Colors for Visualizing Data

Lisa Charlotte Rost
Creating & writing about dataviz for @datawrapper. #visber & @datavisclub organizer. Fan of numbers, systems & overviews. I believe in maps, not the territory.

Take a deep dive into Colors for Visualizing Data with this hand-curated series of 10 time-tested articles and videos from around the web. We’ll guide you through, one link per day, in the app or in your inbox.

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If you care about visualizing data, you'll eventually care about colors. They can make your visualization more attractive and engaging – or boring and dull. What do we need colors in data vis for? How to pick beautiful ones? How to keep them accessible – and how to use them to communicate your data in a truthful way? Join me for ten links (including 1.5 exercises) to find out.


Lisa Charlotte Rost is one of the foremost experts on data visualization design. She is a designer & blogger at Datawrapper, a charting tool based in Berlin. Before joining Datawrapper in 2017, she created data visualizations for newsrooms like Bloomberg, Tagesspiegel, SPIEGEL, NPR and ZEIT Online. ?

  • How to pick more beautiful colors and 9 other articles
  • Average reading time: 7 minutes
  • Topics covered: colors, design, visual design, knowledge, chart
  • From experts like Andy Kirk, Susie Lu, Gregor Aisch, and more
  • You want to learn something new and are looking for a good, compact introduction.
  • You want to sharpen your skills on something you got into recently.
  • You want to catch up on a topic that has been in the news lately.
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Glad to see you made it all the way through this Deep Dive. We hope you found it useful and can put some of the insights to good use in your own daily life.

How does it work?

Day 1
...
Day 10
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Deep Dives are carefully hand-curated series of time-tested articles and videos from around the web.

We’ll guide you through, one link per day, in the app or in your inbox.

Deep Dives come in bites that are short enough to fit in your day...

...but add up to a satisfying learning experience.

Let's start simple. In this chapter of his book ?Fundamentals of Data?, Claus Wilke explains what we use colors in data vis for. Keep in mind the difference between a qualitative (= individual hues) and a sequential or diverging color scale (=gradients); the next articles will build on that knowledge.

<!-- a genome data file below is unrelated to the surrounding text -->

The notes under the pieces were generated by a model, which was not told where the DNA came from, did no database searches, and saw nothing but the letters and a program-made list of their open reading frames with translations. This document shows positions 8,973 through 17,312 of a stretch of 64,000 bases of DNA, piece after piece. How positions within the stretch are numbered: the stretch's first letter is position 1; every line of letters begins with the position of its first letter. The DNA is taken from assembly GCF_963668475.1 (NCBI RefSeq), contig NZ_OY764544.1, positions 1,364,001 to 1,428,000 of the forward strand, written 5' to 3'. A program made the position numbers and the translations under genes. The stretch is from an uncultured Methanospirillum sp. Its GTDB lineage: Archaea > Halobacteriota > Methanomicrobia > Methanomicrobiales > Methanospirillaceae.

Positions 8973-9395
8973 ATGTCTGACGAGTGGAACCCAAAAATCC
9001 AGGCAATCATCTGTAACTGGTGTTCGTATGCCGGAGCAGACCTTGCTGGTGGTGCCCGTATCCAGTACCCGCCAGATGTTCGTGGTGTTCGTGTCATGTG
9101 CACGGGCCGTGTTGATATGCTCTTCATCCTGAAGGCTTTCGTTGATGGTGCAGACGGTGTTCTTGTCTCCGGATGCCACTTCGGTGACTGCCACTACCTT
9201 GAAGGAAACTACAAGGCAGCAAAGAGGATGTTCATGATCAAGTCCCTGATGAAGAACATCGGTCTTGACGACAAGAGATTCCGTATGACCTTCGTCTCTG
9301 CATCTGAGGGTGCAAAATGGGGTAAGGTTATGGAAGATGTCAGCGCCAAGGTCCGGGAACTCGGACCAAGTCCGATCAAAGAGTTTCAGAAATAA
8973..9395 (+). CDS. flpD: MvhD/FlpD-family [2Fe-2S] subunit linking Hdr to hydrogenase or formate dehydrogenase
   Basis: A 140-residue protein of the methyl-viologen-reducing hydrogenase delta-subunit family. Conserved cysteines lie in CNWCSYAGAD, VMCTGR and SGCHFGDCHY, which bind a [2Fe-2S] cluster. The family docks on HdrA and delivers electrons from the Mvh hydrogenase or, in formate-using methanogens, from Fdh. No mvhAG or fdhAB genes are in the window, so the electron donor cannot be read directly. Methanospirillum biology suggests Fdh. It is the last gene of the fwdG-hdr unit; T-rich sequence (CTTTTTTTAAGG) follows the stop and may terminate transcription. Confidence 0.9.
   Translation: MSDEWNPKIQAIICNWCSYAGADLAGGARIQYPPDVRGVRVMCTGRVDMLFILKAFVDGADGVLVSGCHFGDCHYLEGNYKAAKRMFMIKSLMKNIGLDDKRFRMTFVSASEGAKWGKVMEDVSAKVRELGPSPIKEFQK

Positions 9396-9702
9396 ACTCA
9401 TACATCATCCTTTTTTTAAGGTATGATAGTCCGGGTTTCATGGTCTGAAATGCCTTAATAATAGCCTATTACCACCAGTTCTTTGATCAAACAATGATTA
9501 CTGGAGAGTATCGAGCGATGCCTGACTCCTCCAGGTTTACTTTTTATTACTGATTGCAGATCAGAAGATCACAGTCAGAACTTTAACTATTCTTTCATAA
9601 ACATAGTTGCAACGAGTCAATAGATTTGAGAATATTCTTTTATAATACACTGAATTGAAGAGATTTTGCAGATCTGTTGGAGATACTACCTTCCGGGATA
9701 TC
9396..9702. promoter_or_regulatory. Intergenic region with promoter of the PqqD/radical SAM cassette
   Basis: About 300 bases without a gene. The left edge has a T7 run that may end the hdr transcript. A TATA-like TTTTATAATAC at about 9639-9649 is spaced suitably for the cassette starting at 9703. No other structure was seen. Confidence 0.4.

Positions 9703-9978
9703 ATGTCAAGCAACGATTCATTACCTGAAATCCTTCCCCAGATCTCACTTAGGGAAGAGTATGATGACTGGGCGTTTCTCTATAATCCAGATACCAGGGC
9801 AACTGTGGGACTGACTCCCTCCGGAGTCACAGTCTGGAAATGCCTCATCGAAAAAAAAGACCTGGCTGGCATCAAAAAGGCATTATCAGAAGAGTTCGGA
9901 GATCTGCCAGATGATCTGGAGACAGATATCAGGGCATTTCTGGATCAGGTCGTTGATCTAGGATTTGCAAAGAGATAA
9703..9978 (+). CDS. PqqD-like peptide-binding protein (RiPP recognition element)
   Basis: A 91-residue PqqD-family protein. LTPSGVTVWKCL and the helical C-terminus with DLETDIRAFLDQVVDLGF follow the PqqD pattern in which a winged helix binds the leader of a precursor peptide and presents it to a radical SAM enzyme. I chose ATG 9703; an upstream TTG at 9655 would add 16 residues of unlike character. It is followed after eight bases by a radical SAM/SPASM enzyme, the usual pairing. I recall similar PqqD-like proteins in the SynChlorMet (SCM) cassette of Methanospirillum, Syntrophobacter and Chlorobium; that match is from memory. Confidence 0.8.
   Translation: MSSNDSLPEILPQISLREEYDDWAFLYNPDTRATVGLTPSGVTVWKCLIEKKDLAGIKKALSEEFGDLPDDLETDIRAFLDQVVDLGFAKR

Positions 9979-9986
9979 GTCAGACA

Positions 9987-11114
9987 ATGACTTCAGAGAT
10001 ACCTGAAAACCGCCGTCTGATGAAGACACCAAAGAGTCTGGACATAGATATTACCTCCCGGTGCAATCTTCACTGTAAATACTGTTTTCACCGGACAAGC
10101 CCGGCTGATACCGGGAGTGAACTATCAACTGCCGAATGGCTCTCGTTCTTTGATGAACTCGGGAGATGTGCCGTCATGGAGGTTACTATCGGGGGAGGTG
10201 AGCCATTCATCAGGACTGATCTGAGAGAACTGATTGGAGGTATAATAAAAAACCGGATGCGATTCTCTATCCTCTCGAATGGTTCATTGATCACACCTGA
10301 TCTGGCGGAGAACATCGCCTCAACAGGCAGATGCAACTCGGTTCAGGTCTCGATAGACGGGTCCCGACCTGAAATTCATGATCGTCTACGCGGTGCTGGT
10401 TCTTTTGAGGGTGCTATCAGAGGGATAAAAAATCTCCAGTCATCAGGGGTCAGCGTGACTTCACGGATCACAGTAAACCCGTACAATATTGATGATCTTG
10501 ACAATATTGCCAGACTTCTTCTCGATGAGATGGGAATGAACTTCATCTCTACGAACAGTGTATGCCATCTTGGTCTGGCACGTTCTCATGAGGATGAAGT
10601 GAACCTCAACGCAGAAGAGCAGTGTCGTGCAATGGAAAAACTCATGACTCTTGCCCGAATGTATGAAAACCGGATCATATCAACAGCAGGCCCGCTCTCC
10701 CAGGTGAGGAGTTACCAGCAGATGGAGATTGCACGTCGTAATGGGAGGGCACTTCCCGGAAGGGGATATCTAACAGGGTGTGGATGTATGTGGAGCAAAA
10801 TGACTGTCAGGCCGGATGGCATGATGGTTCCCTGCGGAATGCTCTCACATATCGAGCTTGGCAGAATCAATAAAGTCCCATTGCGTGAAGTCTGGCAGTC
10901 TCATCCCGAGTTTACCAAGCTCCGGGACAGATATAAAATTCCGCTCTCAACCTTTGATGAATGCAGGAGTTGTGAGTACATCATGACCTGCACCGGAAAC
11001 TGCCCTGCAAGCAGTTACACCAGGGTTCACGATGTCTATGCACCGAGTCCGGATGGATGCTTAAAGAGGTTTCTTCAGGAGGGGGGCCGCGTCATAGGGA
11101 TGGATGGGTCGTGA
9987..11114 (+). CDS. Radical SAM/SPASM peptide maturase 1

Lisa Charlotte Rost

After learning that we need both nice distinctive colors and nice gradients for our data visualizations, let's start with reading more about distinctive colors. Here's a long article I wrote about how to pick more beautiful ones.

Lisa Charlotte Rost

In the previous article, you learned to extend your color palette by using non-pure colors or changing the saturation or lightness. Today we'll limit ourselves again: How can (or, actually, should) you change your data visualizations so that colorblind people will be able to decipher them, too??

Lisa Charlotte Rost

Instead of reading something today, here's an exercise for you: Using the great tool Viz Palette, spend a minute or two to come up with seven colors that don't have any color conflicts in the Color Report at the bottom of the page, not even for lines or small points. Then check the Color Report for colorblind people (at the top, ?Color Population?). Spend the rest of your 10 minutes trying to adjust the colors so that they have no color conflicts for anyone. (It's likely you fail. That's ok.)

Lisa Charlotte Rost

Grey is the most important color in data visualization. In this nice and short overview of ways to use grey when communicating data, Andy Kirk explains that thinking about the color for highlighted data points is as important as thinking about the color for non-highlighted ones. (If you don't know it already, check out visualisingdata.com after reading the article! It's one of the most important blogs in the data vis scene.)

Lisa Charlotte Rost

Before moving on to learn more about gradients, here's a reminder that colors convey meaning. In this article, I explain why people use pink and blue to communicate gender data, why we shouldn't do this, and which alternatives exist.?

Lisa Charlotte Rost

Samantha Zhang from former tech company Graphiq, before getting acquired by Amazon in 2017, wrote a short, easy-to-read article about how they designed gradients for their data visualizations. Don't miss the explanation of rule 2, ?Follow natural patterns of color?.?

Lisa Charlotte Rost

When applying gradients to a choropleth or heat map, you can use different kinds of interpolations, or ?stops?. In this last article, I ponder how to use them for a good compromise between drawing attention to the facts that you want to draw attention to and using the data in an honest way.

Lisa Charlotte Rost

Thanks for joining me on this colorful journey into the world of data visualization! I hope it answered some questions and provoked new ones. To learn more, the best way is to experiment, play around, and ask for feedback, e.g. in the Data Vis Society Slack or on the Data is Beautiful Subreddit. If you're interested in more data vis principles, consider browsing around the Datawrapper blog for which I'm responsible. And don't hesitate to get in touch with me, either on Twitter (@lisacrost) or via email.?

Lisa Charlotte Rost

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